[cnn-photo-caption image= http://i2.cdn.turner.com/cnn/2009/images/11/10/art.getty.rahm.emanuel.jpg caption="Emanuel filled in for President Barack Obama, who canceled his scheduled appearance to attend the Fort Hood memorial service."]
Washington (CNN) - The White House chief of staff Tuesday reaffirmed the U.S. commitment to Israel and said the dispute over settlements should not keep the Israelis and Palestinians from holding peace talks.
"No one should allow the issue of settlements to distract from the goal of a lasting peace between Israel, the Palestinians and the Arab world," Rahm Emanuel told participants at a conference of the Jewish Federations of North America.
He urged Israelis and Palestinians to hold peace negotiations soon to address key "final status" issues of security, borders, refugees and Jerusalem. But he added that that "unilateral actions should be avoided and cannot dictate the outcome," a pointed reference to continued settlement activity by Israel.
Emanuel filled in for President Barack Obama, who canceled his scheduled appearance before the group to attend the Fort Hood memorial service. He reiterated statements made by Obama stressing the "unbreakable" bond between the United States and Israel.
Emanuel pushed back against critics who say Obama is turning his back on Israel by engaging with the Arab and Muslim world. Obama's motives are "just the opposite," he said, adding, "It is only through dialogue that we can achieve lasting peace that Israel seeks.
"As this administration has sought to engage the region, there are some who suggest this implies a diminished level of support for Israel," he said. "That is not the intent and that is not the case and never will be."
He warned about the dangers of Israel abandoning efforts to reach a peace deal with the Palestinians, saying that a two-state solution is critical to preserving Israel's identity as a Jewish state.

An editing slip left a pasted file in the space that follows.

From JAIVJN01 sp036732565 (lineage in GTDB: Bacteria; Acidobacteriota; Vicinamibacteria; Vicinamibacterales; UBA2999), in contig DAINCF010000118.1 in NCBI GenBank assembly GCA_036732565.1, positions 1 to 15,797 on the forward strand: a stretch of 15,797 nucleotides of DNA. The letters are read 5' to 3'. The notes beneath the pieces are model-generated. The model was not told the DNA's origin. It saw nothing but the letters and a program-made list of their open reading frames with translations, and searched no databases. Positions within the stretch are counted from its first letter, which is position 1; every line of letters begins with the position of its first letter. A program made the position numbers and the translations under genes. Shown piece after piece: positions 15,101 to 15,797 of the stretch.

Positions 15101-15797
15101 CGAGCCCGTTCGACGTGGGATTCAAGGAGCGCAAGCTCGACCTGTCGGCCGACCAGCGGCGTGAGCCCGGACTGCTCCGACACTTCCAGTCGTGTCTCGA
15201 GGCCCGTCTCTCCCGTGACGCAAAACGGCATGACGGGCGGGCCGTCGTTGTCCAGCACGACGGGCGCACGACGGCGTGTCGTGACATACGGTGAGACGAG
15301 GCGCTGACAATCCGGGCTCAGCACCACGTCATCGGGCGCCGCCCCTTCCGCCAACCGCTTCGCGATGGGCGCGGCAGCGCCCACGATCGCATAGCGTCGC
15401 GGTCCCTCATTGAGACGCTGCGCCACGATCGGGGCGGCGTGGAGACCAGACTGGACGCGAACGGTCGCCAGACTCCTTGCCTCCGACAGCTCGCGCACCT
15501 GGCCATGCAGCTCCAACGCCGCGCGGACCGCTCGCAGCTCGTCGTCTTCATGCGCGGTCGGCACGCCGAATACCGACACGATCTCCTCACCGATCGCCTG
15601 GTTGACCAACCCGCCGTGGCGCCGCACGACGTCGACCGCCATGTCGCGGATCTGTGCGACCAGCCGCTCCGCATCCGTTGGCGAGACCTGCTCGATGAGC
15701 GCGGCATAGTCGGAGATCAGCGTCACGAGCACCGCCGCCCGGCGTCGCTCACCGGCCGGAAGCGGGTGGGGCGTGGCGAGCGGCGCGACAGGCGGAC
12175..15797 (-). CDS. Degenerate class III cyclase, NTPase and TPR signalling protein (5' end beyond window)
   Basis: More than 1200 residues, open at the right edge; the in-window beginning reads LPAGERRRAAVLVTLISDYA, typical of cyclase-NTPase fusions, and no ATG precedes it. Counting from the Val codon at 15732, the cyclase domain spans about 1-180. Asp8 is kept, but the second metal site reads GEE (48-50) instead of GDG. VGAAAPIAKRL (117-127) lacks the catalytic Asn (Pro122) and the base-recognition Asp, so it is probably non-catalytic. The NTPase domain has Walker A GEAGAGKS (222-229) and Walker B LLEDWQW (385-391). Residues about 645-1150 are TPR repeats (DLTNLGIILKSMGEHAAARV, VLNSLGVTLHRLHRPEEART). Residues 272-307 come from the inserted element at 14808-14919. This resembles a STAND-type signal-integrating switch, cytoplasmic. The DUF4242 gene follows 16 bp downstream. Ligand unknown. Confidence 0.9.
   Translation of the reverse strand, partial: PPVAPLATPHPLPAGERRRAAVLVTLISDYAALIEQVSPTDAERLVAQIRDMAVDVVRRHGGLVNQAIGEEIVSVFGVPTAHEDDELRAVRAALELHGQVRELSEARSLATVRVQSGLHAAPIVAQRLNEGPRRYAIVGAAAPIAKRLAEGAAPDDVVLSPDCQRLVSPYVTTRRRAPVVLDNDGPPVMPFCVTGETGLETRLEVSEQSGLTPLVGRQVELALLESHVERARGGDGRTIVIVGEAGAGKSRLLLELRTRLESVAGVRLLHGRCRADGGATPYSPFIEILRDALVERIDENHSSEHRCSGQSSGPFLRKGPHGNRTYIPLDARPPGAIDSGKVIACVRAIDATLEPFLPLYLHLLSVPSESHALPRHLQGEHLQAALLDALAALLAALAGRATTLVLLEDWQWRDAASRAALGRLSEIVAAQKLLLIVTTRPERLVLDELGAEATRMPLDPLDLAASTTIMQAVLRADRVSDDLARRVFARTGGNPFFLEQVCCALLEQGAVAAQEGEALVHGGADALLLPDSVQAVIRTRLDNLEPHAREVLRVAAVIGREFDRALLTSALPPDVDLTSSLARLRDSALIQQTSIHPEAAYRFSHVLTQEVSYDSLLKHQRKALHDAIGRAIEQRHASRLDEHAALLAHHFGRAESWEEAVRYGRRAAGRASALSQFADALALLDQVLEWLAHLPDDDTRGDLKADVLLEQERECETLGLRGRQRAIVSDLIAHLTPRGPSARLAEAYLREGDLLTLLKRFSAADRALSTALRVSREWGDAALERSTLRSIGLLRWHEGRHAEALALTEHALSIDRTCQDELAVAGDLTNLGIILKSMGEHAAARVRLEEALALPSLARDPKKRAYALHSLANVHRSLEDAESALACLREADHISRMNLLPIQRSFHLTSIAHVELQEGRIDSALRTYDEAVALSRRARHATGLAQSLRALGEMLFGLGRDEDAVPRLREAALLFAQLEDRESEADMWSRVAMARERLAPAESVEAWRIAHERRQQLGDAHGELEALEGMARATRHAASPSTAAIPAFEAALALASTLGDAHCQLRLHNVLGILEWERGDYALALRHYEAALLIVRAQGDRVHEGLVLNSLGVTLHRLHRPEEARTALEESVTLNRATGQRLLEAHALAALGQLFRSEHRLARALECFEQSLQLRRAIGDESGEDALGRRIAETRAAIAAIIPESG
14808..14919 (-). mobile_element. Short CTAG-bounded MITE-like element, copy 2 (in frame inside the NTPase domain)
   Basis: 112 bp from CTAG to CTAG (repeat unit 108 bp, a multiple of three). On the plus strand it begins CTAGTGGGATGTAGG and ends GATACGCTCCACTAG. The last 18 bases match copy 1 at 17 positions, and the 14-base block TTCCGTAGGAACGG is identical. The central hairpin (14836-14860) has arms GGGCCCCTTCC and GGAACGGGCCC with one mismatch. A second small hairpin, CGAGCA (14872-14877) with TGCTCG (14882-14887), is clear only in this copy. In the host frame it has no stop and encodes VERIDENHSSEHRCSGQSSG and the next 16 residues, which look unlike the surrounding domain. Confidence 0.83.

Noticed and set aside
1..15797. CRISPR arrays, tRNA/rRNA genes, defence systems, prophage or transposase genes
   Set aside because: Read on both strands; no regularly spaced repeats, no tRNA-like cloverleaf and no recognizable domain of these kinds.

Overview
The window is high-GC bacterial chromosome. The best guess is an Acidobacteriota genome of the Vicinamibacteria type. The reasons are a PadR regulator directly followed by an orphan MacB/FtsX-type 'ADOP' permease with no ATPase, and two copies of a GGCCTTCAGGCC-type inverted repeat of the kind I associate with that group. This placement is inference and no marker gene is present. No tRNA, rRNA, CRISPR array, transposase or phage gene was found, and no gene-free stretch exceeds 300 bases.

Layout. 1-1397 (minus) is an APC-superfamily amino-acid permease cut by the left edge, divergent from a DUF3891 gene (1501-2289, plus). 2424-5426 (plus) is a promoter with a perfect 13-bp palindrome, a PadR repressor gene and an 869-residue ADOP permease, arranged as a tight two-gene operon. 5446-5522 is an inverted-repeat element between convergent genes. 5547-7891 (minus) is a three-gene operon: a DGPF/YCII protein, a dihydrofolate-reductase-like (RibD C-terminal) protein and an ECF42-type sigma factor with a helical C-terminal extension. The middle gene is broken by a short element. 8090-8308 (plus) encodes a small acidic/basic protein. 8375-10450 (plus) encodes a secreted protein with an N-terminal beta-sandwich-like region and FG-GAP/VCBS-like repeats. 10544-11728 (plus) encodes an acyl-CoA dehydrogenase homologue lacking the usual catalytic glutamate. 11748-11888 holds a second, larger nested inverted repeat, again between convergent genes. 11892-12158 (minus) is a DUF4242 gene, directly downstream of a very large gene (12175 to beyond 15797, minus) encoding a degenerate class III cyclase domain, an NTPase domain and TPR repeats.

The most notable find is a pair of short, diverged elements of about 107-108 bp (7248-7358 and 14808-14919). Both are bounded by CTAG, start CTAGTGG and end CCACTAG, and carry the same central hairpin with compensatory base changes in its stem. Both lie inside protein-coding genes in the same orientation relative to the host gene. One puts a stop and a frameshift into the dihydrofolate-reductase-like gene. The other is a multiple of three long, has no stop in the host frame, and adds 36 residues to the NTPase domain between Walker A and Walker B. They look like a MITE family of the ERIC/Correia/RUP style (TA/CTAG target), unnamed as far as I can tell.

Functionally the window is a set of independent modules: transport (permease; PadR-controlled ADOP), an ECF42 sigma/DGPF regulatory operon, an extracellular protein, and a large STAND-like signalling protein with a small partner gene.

"Demographics cannot be denied," he said, nothing that without a neighboring Palestinian state Israel would have to "attempt to preserve a democratic state, a Jewish state, when Jews will soon be a minority west of the Jordan River.
While acknowledging the peace process is difficult, Emanuel said, "The path towards peace is not one Israel should be asked to walk alone."
The United States will remain actively engaged and will "stand by Israel as one true friend as it takes steps toward peace," he said.
Emanuel spoke of his family's roots in Israel and the "privileged point of view" he gained by seeing Israel "as a homeland." He noted that he will be taking his son and nephew to Israel to celebrate their bar mitzvahs this spring.
He also touched on domestic issues, saying that last weekend's vote by the House of Representatives on health care legislation brought the United States "closer than ever to achieving" health care reform. He began his remarks by calling for a moment of silence for the victims of the Fort Hood shooting.
His speech came a day after Obama met with leaders from the Jewish Federations as well as with Israeli Prime Minister Benjamin Netanyahu, who addressed the group Monday.
In his remarks, Netanyahu called for an immediate resumption of peace talks with Palestinians, saying his goal "is to achieve a permanent peace treaty between Israel and the Palestinians, and soon."
"Let us seize the moment to reach an historic agreement; let us begin talks immediately," he said.